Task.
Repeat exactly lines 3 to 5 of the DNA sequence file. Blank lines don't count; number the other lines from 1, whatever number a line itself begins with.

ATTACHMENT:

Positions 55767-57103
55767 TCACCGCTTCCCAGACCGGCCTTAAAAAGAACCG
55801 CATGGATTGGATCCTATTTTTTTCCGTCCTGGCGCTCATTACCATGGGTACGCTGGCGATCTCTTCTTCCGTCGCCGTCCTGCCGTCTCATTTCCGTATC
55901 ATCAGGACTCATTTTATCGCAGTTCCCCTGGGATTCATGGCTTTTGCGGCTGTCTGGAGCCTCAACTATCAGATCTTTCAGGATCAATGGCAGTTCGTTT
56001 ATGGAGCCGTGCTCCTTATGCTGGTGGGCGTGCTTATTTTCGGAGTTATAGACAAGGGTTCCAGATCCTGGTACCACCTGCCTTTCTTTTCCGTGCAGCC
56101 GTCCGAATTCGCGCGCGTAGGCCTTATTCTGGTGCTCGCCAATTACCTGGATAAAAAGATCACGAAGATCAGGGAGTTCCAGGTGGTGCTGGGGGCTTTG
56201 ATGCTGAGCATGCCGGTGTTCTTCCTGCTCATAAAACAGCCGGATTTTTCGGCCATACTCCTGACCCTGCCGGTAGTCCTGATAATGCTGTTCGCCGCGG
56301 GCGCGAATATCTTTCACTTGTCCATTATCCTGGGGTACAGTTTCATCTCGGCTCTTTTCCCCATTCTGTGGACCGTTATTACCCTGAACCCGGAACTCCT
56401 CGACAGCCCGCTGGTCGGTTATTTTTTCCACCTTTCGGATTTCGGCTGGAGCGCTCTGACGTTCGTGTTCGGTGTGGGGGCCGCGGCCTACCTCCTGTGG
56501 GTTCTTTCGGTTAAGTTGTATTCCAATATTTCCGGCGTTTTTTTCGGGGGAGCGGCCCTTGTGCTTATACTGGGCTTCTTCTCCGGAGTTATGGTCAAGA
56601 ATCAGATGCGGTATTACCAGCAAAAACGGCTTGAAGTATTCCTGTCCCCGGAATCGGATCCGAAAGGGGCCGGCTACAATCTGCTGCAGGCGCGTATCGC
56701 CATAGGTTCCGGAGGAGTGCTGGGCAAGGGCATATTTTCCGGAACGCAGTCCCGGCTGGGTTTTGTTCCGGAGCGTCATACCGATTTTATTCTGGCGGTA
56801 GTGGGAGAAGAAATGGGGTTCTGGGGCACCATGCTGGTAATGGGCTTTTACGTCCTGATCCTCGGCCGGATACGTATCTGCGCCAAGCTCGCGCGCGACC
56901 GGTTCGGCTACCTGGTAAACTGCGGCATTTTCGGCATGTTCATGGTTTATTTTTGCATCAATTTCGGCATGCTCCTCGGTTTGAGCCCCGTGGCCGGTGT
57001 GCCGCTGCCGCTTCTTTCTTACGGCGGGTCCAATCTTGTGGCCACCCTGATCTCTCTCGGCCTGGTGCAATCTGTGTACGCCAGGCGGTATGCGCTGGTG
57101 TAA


55801 CATGGATTGGATCCTATTTTTTTCCGTCCTGGCGCTCATTACCATGGGTACGCTGGCGATCTCTTCTTCCGTCGCCGTCCTGCCGTCTCATTTCCGTATC
55901 ATCAGGACTCATTTTATCGCAGTTCCCCTGGGATTCATGGCTTTTGCGGCTGTCTGGAGCCTCAACTATCAGATCTTTCAGGATCAATGGCAGTTCGTTT
56001 ATGGAGCCGTGCTCCTTATGCTGGTGGGCGTGCTTATTTTCGGAGTTATAGACAAGGGTTCCAGATCCTGGTACCACCTGCCTTTCTTTTCCGTGCAGCC